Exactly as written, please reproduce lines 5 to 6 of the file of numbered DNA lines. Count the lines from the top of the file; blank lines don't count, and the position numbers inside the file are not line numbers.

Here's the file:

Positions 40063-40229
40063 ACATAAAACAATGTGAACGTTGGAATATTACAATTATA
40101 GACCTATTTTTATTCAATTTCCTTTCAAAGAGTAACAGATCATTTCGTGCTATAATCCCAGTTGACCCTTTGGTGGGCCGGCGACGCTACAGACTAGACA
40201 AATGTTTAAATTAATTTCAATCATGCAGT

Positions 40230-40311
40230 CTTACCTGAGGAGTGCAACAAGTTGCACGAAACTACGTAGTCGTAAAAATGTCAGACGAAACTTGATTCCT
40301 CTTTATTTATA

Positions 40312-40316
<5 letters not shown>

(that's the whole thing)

Positions 40230-40311
40230 CTTACCTGAGGAGTGCAACAAGTTGCACGAAACTACGTAGTCGTAAAAATGTCAGACGAAACTTGATTCCT